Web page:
20 weird and wonderful English expressions

Reduplicative English expressions 1

There’s an amazing variety of interesting and amusing expressions in the English language. Most are known by native speakers, but these English expressions are not commonly used in English coursebooks.

Develop your English vocabulary with these catchy expressions to sound like a native speaker. Just remember that these are generally informal expressions and more common in social situations.

Our English expressions focus on a specific type of English vocabulary (known as reduplicatives). Reduplicatives typically come in pairs and there are three main types:

  1. The first word is the same as the second word.
    chop chop (hurry up)
    bye bye (goodbye)
  2. The second word is very similar and rhymes with the first word.
    easy-peasy (very easy)
    super-duper (great)
  3. The second word is very similar but has a vowel change.
    chit-chat (friendly or gossipy conversation)
    hip-hop (type of music)

The repeating of parts of words is referred to as reduplication and demonstrates the fun that you can have playing with English words and phrases.

Our Top 20 catchy English expressions

We’ve chosen our twenty favourite British English reduplicatives to add to you growing knowledge of English expressions that are used by native speakers.

1. airy-fairy

[informal] [adjective]

unrealistic or impractical

"I get bored of listening to his airy-fairy ideas about getting famous in the future."

2. argy-bargy

[informal] [noun]

a loud argument or heated discussion

"There was a lot of argy-bargy outside the local nightclub on Saturday."

3. dilly-dally

[informal] [verb]

to waste time

"You can’t be late for your interview today, so don’t dilly-dally and get ready now!"

4. fuddy-duddy

[informal] [noun]

a person with old-fashioned ideas and opinions

"Don’t listen to that old fuddy-duddy. He’s ideas about education are so out-of-date."

5. funny money

[informal] [noun]

illegal or counterfeit money

"Some stores don’t accept €500 bank notes in case it’s funny money."

Reduplicative English expressions 2

6. higgledy-piggledy

[informal] [adjective, adverb]

untidy, disorganised or unplanned

"She keeps her office in such a higgledy-piggledy fashion that I’m surprised she can work properly."

7. hunky-dory

[informal] [adjective]

fine, very satisfactory, going well

"Thankfully, everything was hunky-dory with the trains on the way to work today."

8. hurly-burly

[informal] [noun]

an activity that is busy and noisy

"I now avoid the hurly-burly of Christmas shopping downtown by ordering everything online."

9. holy moley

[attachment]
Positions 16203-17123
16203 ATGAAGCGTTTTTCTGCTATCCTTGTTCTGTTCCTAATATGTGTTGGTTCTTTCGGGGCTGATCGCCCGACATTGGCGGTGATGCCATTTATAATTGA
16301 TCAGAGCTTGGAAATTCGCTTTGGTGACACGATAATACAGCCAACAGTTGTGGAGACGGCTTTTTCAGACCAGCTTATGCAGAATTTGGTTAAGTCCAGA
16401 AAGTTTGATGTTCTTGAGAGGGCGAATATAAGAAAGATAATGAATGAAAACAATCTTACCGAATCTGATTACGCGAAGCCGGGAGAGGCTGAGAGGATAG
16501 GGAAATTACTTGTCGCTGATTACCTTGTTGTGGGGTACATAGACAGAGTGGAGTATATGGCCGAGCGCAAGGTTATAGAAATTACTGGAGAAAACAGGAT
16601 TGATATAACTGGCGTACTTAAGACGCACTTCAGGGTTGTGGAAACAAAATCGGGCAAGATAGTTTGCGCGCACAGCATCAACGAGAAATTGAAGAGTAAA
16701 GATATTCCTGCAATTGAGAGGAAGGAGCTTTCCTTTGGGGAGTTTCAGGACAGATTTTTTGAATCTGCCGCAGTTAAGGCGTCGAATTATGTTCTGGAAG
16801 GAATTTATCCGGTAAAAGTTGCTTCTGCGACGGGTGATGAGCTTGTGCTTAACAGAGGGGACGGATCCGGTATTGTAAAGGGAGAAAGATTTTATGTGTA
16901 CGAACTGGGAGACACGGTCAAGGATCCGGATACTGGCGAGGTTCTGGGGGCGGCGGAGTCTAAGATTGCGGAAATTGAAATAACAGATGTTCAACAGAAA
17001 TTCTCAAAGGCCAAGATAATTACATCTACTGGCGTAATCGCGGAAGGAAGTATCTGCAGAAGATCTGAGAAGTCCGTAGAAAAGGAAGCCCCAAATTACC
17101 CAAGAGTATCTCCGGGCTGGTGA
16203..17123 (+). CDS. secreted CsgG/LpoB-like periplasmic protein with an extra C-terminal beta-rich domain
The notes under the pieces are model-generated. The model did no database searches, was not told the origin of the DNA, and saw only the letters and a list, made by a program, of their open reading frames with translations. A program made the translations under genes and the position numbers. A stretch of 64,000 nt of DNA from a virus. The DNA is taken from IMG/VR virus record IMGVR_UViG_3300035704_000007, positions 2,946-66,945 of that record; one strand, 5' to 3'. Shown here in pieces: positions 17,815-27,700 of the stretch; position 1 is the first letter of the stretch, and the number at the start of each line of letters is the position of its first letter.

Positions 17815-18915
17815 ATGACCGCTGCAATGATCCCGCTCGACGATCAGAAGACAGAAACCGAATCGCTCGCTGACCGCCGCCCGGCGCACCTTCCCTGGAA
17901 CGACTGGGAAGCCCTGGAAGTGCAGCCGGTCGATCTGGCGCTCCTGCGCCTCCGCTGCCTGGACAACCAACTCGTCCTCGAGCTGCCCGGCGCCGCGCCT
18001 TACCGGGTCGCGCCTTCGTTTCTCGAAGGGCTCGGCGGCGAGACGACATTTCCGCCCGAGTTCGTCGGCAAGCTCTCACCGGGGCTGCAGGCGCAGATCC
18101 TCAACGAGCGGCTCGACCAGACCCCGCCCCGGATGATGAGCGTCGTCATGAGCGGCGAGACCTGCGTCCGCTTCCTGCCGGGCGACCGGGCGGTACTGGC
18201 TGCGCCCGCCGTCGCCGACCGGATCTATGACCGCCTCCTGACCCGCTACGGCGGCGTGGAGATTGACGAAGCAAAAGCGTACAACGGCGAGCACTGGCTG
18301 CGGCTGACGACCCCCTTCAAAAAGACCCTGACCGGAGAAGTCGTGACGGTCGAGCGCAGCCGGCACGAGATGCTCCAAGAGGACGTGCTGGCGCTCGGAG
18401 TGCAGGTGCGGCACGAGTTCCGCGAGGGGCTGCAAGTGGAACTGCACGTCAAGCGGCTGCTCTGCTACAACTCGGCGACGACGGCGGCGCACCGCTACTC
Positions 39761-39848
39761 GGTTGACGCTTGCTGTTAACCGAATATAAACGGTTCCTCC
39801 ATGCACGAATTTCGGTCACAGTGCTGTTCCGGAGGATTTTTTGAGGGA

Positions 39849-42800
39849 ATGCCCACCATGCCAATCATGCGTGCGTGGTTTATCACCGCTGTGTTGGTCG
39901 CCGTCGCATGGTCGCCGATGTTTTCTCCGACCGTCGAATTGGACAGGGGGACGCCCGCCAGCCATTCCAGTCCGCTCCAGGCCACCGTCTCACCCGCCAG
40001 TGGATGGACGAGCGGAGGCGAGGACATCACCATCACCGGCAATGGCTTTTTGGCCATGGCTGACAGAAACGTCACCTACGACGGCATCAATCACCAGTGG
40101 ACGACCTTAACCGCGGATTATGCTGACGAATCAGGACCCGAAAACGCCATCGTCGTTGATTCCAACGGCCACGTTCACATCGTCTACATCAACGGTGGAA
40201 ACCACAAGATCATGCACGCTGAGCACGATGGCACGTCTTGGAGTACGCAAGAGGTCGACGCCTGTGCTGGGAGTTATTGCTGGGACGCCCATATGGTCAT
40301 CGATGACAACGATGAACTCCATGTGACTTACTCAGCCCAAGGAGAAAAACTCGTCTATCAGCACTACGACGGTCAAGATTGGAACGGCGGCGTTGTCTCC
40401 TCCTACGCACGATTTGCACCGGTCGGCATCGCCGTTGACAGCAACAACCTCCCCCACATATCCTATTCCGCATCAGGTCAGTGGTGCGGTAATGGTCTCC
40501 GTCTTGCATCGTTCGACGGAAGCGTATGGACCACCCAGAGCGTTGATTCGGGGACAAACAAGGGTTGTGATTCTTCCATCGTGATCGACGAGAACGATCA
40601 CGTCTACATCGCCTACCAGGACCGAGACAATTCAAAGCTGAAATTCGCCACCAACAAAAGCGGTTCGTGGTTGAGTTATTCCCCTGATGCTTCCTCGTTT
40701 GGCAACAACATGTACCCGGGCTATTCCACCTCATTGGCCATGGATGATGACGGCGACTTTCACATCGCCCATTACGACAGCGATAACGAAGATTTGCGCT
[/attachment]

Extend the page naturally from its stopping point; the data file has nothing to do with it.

[informal] [exclamation]

Used to express surprise or astonishment

"Holy moley. There’s torrential rain and a massive flood in my best mate's hometown."

10. itsy-bitsy

[informal] [adjective]

very small or tiny

"They live in an itsy-bitsy house in the countryside."

11. lovey-dovey

[informal] [adjective]

to show affection in public in an open or embarrassing way

"We were sitting next to this lovey-dovey couple on the bus. It was really distracting!"

12. namby-pamby

[informal] [adjective]

weak, indecisive or very sensitive

"I hate speaking to namby-pamby politicians about their failure to deliver on earlier promises."

13. (the) nitty-gritty

[informal] [noun]

the main facts or aspects of a situation

"We need to get down to the nitty-gritty so that we finish this meeting before 6 o’clock."

Reduplicative English expressions 3

14. okey-dokey

[informal] [interjection]

to show that you agree or accept something

"Okey-dokey. We’ll meet at 7 o’clock tonight outside the restaurant."

15. silly-billy

[informal] [noun]

a person who is acting in a way that is not careful or without thinking (used for children)

"Don’t be a silly-billy. You’ll hurt yourself if you’re not careful."

16. teeny-weeny

[informal] [adjective]

very small or tiny

"We weren’t impressed with our teeny-weeny room that the hotel gave us for our summer holiday."

17. shilly-shally

[informal] [verb]

to hesitate to make a decision or take to long to do something

"You need to shop shilly-shallying and decide if you want to accept that job offer."

18. topsy-turvy

[informal] [adjective]

confused or disorganised

"It has been a topsy-turvy start to the season for my local football club."

19. willy-nilly

[informal] [adverb]

(i) something happens without choice

"His wife was drawn willy-nilly into a family argument when they were visiting his parents."

(ii) to do something without planning or in a careless way

"Our grandmother decides willy-nilly what to buy us for Christmas."

20. wishy-washy

[informal] [adjective]

not clear or lacking substance

"He didn’t get the job because he only gave a wishy-washy description about why he would be suitable for the position."

Tips to develop your English vocabulary

Even native English speakers don't know all of the words in English, but it's great to increase your understanding of English words and phrases step-by-step.

For ideas and tips to develop your vocabulary and knowledge of English expressions we recommend visiting our English vocabulary blog. We also have free online lessons and regularly post free materials on social media (with the links to in the footer below).

We also provide English language courses in Munich and online via Skype. Our English trainers listen to your needs and set individual targets. We work together to develop your English language skills and improve your fluency so that you can advance to the next English level.